The King Arthur folks posted about these recently, and they looked delicious. They were a little labor-intensive - making the cookies, making the filling, and sandwiching them - but they were so good! As an adult, you don't want to think too hard about the filling, which has marshmallow fluff and shortening (can you hear your arteries hardening?), but I think these would be especially fun for kids. The cookies are soft and cakey, and the filling, once doctored so it didn't taste so predominantly of shortening, tasted perfectly store-bought. I mean that in a good way. The combination was light and sweet and gooey.
Chocolate Whoopie Pies
1/2 cup (1 stick) butter
1 cup (7 ounces) brown sugar
1 teaspoon espresso powder (optional)
1 teaspoon baking powder
1/2 teaspoon baking soda
3/4 teaspoon salt
1 teaspoon vanilla
1 large egg
1/2 cup (1 1/2 ounces) good cocoa
2 1/3 cups (10 ounces) flour
1 cup (8 ounces) milk
1 cup (8 ounces) vegetable shortening
1 cup (4 ounces) powdered sugar (I definitely used more but didn't measure)
1 1/2 cups marshmallow fluff (the recipe noted that this brand is preferable to Kraft or others, which will yield a thinner filling. I will note that I used the whole 7-ounce jar)
1/4 teaspoon salt dissolve in 1 tablspoon water
1 1/2 teaspoons vanilla
Preheat the oven to 350F. Line two baking sheets with parchment paper. I'm sure you could use a silpat instead.
In a large mixing bowl, beat together the butter, sugar, espresso powder (which I promise does not make it taste remotely of coffee, but just enhances the chocolate flavor), baking powder, baking soda, salt, and vanilla until smooth. Add the egg, and beat until smooth.
Add the flour to the batter alternately with the milk, beating until smooth. Scrape down the sides and bottom of the bowl, then beat one last time.
The original recipe says to drop by 1/4 cupfuls, but that would make whoopie pies the size of your head. I used a level tablespoon scoop instead. Using a cookie scoop is great for when you want all the cookies to be a uniform size and shape. I probably got 12 on a sheet, making sure to leave room for them to spread. The larger size bakes for 15-16 minutes; these probably baked for 11-13. Just put a timer on them and check them. They want to be set and firm to the touch. If your finger indents them, they're not done yet.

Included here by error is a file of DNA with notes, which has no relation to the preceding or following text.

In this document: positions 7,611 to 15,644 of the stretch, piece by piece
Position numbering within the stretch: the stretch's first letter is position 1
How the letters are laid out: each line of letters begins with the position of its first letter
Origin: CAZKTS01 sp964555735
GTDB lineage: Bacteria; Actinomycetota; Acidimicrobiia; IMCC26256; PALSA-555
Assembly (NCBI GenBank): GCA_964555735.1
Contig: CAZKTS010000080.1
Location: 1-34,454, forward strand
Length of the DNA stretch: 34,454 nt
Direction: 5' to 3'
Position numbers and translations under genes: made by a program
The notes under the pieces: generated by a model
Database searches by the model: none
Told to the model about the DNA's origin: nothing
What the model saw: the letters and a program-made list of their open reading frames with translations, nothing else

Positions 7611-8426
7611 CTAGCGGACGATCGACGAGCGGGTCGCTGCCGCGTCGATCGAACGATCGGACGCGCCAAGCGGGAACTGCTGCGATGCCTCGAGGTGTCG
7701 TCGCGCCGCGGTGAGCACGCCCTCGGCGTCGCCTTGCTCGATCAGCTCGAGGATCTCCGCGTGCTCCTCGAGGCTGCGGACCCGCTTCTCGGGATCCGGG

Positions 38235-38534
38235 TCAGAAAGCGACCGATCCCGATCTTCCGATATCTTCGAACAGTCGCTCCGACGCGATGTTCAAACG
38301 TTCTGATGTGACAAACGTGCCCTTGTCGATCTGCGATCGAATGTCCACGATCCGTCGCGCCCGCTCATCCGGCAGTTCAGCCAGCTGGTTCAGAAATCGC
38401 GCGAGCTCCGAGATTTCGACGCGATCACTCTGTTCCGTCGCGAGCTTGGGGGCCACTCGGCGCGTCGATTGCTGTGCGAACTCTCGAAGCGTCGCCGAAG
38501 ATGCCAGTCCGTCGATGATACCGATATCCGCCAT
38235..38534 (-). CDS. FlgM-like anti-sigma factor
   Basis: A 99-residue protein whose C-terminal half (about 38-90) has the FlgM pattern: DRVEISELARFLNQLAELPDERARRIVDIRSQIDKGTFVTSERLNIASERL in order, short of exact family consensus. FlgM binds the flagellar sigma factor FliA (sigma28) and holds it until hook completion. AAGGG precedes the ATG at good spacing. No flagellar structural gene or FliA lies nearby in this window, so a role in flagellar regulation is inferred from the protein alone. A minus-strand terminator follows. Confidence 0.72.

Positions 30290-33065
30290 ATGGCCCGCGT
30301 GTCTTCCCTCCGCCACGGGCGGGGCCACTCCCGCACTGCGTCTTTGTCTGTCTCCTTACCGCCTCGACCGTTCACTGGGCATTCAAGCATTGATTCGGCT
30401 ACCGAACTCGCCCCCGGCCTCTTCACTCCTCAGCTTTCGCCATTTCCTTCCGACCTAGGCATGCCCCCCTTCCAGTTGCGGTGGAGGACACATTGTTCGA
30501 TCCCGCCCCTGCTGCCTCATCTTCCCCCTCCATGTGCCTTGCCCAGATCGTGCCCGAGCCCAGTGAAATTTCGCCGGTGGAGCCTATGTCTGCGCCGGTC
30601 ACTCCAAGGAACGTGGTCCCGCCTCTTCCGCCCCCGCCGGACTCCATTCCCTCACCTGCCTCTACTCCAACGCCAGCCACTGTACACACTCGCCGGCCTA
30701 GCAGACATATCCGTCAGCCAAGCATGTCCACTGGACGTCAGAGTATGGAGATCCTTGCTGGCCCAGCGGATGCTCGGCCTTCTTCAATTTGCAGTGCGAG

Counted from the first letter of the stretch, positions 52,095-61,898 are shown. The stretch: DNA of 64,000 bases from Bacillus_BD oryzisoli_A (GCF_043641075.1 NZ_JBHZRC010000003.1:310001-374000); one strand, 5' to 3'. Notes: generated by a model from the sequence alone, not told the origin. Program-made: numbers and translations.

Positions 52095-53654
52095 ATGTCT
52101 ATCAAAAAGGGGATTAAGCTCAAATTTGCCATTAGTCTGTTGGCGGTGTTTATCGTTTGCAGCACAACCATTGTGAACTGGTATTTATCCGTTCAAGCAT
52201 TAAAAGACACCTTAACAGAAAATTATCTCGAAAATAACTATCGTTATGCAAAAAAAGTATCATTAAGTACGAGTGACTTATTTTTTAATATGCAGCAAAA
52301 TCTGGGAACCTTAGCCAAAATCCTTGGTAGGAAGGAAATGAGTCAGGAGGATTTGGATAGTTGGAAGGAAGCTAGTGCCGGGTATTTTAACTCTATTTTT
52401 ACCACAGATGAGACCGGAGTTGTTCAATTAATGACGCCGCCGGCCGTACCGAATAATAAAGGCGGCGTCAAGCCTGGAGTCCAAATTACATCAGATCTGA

Take them out of the oven, let them cool for a few minutes, then loosen them from the parchment using a spatula. Leave them on the pan to cool completely, then move them to a wire rack.
Next, make the filling. Beat together the shortening, powdered sugar, and marshmallow fluff until well combined. Dissolve the salt in the water and add it, and the vanilla, to the mixture. Beat until smooth. Then taste. My entire mouth tasted like shortening, so I started to doctor. I first added the rest of the marshmallow fluff (which isn't actually that all much), and then I sprinkled in a little more powdered sugar to get it to the fluffy (not drippy) consistency. I can't remember exactly how much sugar I added, but I'm sure it wasn't more than a cup. Maybe a half-cup? Definitely do this to taste. It should taste kind of processed in that Twinkie filling-type of way, but it should also taste good.
Match up pairs of cookies that are about the same size and shape. Spread a blob of filling on the flat side of one of the cookies. I spread it around reasonably well, but then used the top cookie to squish the filling right out to the edge. I generally skimp a bit on filling, but take a look at the pictures to get an idea of how full they want to be. If you don't use enough filling, you won't see a visible filling layer, which is what you want to see. The good news is that you can always dab a little more filling in there if you need to.
Because these are sticky, I went against my greener nature and wrapped them individually in plastic wrap. It kept them fresh, and I was then able to stack them together in the tupperware with no problem.